- Apply 100lbs/acre of N for the triticale, and perhaps 50-60lbs of N on the oats depending on the planting date. If I can get the oats planted around the 5th of July, I will give it 60 lbs in order to press more yield out, and It should mature enough to avoid Nitrate problems.
- Harvest and replanting speed is key. Make sure you are able to get the Triticale crop off the field and the tillage tools back on as quick as possible.
- Irrigating the oats in July is somewhat difficult. Make sure to not get behind on your soil moisture.
Another option is to no-till the oats into the triticale stubble. I did this on 10 acres with a conventional drill and the oats sprouted good. I want to repeat a small acreage experiment on this in order to be convinced that a no-till drill isn’t needed. This wouldn’t be an issue if I owned a drill, but the custom rates to drill is cost prohibitive as I can work the ground for just a few $ more an acre.
Please email or comment your thoughts or questions!
Triticale Mid April
Triticale in Mid May
Headed out Triticale (June 12th)
Today my triticale is all headed out and in the flower stage. I planted it October 16-20th, and it didn’t sprout until we got some good rains the last week of October. I got 2 sets of water on it starting April 18th, and then shut off for a few days as it was still cool and the plants were still pretty small. We had a good heat wave in middle of May, and Boom, it took off. I could almost see it grow. In early May I had put down 70 units of N and 20 units of K, relying on residual N in the soil from the peas to add up to about 90 total units of available N to the plant. When the heat came, the fertilizer was watered in and ready for the plant. From mid May to June 12th, I got 3 more sets of water over the field with 9/64 nozzles on 12 hour sets. I stopped water June 12th, as my 5 foot wheel lines got stuck out in the field and wouldn’t roll any more without breaking pipes.
I am now waiting for this rain system to clear out to cut, I hope to start on the 20th, if all goes well it will be in the bale around the 28th and I will be disking the field as I clear bales off. I hope to start planting oats by the 3rd of July.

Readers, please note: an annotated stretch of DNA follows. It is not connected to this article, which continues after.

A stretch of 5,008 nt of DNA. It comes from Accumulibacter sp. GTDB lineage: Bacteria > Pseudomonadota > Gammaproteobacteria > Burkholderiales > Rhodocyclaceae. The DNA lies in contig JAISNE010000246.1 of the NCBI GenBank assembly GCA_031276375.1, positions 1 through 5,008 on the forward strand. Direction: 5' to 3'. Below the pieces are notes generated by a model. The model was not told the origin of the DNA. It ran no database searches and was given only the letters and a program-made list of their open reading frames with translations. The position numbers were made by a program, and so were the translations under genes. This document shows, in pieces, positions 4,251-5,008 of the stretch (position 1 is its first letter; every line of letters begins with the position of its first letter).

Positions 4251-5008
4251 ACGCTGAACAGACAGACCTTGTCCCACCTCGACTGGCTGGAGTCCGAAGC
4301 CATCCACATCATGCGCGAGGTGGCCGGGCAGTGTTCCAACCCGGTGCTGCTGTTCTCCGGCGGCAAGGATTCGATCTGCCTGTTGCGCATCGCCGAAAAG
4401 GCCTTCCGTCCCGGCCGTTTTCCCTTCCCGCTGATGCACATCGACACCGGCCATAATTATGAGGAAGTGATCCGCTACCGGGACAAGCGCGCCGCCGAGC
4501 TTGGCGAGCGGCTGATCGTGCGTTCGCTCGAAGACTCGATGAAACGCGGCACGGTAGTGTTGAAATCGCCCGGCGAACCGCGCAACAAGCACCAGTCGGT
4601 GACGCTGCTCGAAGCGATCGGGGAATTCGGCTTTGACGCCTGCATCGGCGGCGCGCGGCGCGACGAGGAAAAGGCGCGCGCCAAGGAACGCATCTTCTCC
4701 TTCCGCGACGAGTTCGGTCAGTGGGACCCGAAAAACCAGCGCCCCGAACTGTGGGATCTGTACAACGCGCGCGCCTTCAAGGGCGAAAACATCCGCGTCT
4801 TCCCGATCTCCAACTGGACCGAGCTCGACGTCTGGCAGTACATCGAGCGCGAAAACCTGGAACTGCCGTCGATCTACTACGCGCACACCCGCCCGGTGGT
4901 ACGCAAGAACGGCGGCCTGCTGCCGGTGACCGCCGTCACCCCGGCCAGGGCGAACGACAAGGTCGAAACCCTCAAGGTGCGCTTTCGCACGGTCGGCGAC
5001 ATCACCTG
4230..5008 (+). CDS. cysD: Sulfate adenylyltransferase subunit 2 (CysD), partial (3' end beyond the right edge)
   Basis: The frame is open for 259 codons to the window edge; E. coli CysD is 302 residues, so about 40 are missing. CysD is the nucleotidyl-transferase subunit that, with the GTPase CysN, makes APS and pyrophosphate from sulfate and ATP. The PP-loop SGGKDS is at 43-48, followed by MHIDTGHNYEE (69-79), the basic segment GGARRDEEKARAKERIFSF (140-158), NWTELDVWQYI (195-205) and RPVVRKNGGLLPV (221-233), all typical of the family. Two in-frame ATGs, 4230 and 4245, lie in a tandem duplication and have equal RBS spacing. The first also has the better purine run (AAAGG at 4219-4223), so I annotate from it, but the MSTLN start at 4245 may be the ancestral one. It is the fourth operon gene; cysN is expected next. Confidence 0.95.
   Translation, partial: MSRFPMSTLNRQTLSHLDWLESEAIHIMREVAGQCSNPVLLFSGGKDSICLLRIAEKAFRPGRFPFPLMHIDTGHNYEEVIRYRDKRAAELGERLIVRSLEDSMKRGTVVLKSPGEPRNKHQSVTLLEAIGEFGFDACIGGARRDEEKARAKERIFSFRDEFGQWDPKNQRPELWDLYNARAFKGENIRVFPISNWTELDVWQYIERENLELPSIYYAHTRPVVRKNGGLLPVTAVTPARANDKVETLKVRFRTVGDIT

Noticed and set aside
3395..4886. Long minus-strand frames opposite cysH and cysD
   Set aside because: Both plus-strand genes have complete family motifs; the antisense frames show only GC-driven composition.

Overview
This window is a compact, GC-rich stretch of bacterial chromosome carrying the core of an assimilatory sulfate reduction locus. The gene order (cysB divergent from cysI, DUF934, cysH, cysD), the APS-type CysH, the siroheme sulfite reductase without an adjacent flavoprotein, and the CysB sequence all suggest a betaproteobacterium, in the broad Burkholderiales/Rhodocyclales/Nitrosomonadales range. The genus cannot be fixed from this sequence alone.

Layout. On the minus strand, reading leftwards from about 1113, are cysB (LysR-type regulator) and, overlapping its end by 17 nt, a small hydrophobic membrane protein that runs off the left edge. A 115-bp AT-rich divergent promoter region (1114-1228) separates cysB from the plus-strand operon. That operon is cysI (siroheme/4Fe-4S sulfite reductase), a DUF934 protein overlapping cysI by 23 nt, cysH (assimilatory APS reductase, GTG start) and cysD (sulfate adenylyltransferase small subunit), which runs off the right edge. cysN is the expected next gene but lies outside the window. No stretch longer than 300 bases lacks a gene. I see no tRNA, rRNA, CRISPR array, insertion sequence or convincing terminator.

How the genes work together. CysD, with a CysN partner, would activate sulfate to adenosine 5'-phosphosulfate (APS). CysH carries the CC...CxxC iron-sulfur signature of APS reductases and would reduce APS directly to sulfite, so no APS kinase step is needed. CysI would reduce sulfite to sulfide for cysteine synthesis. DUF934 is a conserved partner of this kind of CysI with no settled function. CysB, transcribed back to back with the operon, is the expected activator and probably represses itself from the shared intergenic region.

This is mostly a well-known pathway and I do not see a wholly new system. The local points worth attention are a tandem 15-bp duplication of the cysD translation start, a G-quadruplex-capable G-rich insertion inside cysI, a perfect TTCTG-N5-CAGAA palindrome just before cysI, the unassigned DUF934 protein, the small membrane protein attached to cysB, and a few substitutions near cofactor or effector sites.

When growing grain crops such as oats, wheat, barley, or triticale for hay, one of the most important things that affect yield of the crop is proper irrigation. Proper irrigation can be the difference between a 3 ton/acre and a 5 ton/acre crop and doesn’t cost much more than a mismanaged irrigation system.
Irrigation timing is critical with grain hay crops. I have broken growing season down into 3 parts that require different Irrigation rates.
Part 1: New Seeding. This stage begins even before the crop is planted. Here is when the subsoil moisture can be best built up. This time is during the early spring and usually the winter snows have melted and moisture is deep, but if it is not, than this is the time to correct that. If you are dry 1 foot down or more, irrigate one pass before you plant to push that moisture down. April 15th is when most of the water gets delivered so make sure your system is ready to go so your planting doesn’t get delay too much. After you have irrigated, wait a few days to dry the top 2-3 inches enough to plant, then get that tractor rolling and get the seed down. Seed will not sprout without moisture, so if the top soil is too dry, a quick irrigation with sprout that seed. I like to get the seed sprouted before applying fertilizer so the N doesn’t leach down below the roots. After applying fertilizer, it is important to get it water down into the soil, but too much water and the N will be pushed below the roots and will be useless.
Part 2: Growing Season. After the fertilizer is spread and the plants are 6 inches or so tall, they have enough root system and use enough water to not worry so much about leeching your fertilizer. I run my sets for 12 hours every 5-6 days during this time period and only shut off if a rain of more than a half inch falls. Some people make the mistake of shutting off after a too light of rain and have a difficult time recovering. When the plants are growing and it is hot and sunny, a lot of water is being pulled out of the soil and it is important to keep the soil damp but not saturated. Grains don’t recover well from droughty conditions. Keep the water flowing and keep that moisture in the ground.
Part 3: Preharvest. The last set before turning the water off before harvest is the most crucial in getting top yield, especially with short wheels on wheel lines. At this time the crop is quite tall and sucking huge amounts of water from the soil. Also it is during the hottest part of the summer and evaporation rates are high. If you have short wheels, you must time your last pass to occur right before the wheels won’t turn in the crop any more. I like to switch my nozzles to a size higher than what I ran during the growing season and run 24 hour sets my last pass to push that water all the way down and saturate the soil. By this time the fertilizer has been absorbed into the plant and so leeching is not as big of a concern. If you have 5′ wheels, your crop has 2-3 weeks more growth after your lines cannot roll any more so getting the soil saturated will delay your harvest and boast your yields, it will also lower nitrate levels. If you have pivots, this is not a concern and you can freely irrigate until whatever harvest stage you are aiming for.